He's staring in that weird, intent way he has, and this one time, Todd doesn't try to look away, doesn't clear his throat and change the subject, doesn't resist. He keeps eye contact as Dirk puts his hand on Todd's chest, the same, awkward, endearing gesture as before.
"When the police asked if you'd seen me, you said no. You shook my hand and said you'd be my partner. You kissed me when I was too scared to kiss you."
Todd is breathing fast, heat spreading low in his stomach. Dirk is as shaky and breathless as Todd is, still uncertain under all his declarations, but it doesn't matter. Their momentum is building with every word he says, and Todd's not sure he could turn away now. He leans closer, Dirk's face blurring, Dirk's breath on his cheek.
"Are those reasons enough?" Dirk whispers, his nose brushing Todd's.
Todd closes his eyes and blindly finds Dirk's mouth with his. Something wonderful and almost unbearable shivers through him as Dirk's lips stutter open. Dirk pulls him closer, and they kiss, and kiss.
Dirk's hands sneak under his shirt, leaving trails of goosebumps on his skin, Dirk murmuring nonsense as he kisses Todd's face.
Only it's not nonsense, Todd realises.
"Okay," Dirk is saying, pressing his lips to Todd's cheek, to his eyebrow, to his forehead. "It's okay, you're okay."
Of course, Todd tries to say, of course he's okay. Why wouldn't he be? It takes him a minute to realise the goosebumps have spread across his entire body, and he's shaking apart in Dirk's arms.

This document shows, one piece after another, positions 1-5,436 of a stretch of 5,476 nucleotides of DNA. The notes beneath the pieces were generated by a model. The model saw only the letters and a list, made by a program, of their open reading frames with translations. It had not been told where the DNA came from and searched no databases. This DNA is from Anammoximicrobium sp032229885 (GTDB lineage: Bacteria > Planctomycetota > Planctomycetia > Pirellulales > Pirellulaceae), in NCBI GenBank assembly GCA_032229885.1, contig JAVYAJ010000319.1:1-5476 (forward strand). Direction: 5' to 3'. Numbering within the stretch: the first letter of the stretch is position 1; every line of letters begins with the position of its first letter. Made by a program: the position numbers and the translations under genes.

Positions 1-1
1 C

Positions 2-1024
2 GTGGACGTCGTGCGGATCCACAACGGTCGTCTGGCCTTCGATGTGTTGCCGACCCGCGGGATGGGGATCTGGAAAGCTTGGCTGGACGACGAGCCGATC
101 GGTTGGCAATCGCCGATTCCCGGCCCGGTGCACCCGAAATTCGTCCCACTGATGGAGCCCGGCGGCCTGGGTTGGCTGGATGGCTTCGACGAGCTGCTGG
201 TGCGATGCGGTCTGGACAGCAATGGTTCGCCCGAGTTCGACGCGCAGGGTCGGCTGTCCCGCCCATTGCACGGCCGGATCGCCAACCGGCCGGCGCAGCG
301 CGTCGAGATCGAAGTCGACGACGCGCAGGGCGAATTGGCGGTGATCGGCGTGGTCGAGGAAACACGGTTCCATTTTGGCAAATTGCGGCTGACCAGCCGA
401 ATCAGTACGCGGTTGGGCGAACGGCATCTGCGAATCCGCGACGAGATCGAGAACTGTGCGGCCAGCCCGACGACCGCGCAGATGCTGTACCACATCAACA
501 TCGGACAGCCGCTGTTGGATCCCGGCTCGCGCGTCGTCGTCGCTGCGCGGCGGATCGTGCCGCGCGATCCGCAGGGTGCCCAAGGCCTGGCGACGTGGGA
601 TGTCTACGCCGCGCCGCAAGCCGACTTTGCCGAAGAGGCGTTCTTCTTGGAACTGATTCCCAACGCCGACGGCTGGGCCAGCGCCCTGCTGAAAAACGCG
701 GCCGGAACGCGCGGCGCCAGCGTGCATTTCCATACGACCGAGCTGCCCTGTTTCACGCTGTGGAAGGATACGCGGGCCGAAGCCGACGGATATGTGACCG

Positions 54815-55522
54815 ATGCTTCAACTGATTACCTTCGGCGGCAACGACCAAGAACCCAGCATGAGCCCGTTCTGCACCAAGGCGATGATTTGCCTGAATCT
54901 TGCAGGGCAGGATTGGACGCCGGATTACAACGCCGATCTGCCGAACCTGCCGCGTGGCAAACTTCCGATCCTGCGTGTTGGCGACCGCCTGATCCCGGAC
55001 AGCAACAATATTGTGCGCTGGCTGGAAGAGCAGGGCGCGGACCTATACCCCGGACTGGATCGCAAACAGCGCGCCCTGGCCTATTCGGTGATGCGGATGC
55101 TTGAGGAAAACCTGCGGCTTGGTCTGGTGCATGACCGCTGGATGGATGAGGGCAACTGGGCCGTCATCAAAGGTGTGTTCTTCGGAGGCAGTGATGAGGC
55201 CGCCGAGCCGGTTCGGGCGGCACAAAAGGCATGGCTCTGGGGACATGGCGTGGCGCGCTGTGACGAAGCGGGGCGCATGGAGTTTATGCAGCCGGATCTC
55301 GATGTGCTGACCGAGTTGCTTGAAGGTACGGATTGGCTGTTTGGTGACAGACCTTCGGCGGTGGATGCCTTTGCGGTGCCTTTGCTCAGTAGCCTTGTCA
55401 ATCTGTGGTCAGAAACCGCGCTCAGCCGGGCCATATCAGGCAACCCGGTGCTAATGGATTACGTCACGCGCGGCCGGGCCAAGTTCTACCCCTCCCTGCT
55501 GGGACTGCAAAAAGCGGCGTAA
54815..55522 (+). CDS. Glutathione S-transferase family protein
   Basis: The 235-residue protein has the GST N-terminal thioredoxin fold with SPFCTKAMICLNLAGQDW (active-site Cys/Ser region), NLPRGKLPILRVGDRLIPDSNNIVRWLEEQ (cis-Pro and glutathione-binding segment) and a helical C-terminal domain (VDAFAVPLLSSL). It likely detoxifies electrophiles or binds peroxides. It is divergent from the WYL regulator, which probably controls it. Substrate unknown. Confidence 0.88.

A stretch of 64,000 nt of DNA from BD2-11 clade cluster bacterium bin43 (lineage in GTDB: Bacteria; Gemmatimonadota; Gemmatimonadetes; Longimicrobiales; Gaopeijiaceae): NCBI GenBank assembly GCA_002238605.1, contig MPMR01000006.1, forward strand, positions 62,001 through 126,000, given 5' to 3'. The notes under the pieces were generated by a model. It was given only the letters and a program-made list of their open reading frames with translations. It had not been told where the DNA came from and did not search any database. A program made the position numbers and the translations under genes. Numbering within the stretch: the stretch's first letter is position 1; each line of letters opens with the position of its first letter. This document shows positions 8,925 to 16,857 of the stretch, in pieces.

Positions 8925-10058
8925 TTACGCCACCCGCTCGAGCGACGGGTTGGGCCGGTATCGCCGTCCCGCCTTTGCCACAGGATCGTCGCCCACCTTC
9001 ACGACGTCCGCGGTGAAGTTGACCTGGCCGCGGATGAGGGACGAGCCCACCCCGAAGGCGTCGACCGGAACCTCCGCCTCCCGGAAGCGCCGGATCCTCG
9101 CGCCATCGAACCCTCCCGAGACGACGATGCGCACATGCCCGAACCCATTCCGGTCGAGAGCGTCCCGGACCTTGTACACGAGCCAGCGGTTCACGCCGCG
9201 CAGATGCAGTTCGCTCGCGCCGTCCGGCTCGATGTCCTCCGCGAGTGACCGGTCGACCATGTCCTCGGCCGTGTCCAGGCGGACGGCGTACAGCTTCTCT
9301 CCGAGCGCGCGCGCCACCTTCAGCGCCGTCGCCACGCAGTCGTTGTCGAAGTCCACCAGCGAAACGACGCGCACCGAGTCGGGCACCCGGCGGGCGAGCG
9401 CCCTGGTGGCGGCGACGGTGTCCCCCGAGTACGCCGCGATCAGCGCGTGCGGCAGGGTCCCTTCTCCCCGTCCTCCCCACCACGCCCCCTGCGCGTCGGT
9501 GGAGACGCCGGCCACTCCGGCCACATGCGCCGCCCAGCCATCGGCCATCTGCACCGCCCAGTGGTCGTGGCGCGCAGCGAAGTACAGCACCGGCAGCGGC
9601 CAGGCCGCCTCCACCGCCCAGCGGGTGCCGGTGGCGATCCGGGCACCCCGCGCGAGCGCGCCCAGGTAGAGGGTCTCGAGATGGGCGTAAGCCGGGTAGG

"I've got you," Dirk says, breathing fast. "You're okay."
Todd lets out a breath that it feels like he's been holding all week–maybe longer–and feels Dirk breathe it back out in the next beat. The shaking is starting to subside.
"I'm sorry," he says, clinging to Dirk's shoulders. "It's been..."
It's been forever, he wants to say. It's never, ever been this.
"Shh," Dirk says. "I know."
He draws back to look at Todd, his face already a familiar landscape, lit by moonlight.
"It's quite inexplicable," he whispers, raising a hand to brush Todd's cheekbone.
Todd leans forward and finds Dirk's mouth again, the angle becoming more familiar and more precious each time. He kisses him as deep as he can, and Dirk's long fingers rest against his cheek, and Todd thinks that however this whole thing ends, he'll never forget this moment.
Todd wakes up the next morning with a crick in his neck, a sore back, and a dry mouth, curled uncomfortably into a ball in the front seat of his car. It takes him a few seconds to realise that he's not with the band, hungover and surrounded by empty beer bottles and musical equipment, but on the run from the law, with a holistic detective asleep opposite him. He watches Dirk for a couple of minutes, postponing the moment when he'll have to move, and remember just how long it's been since he slept in a car.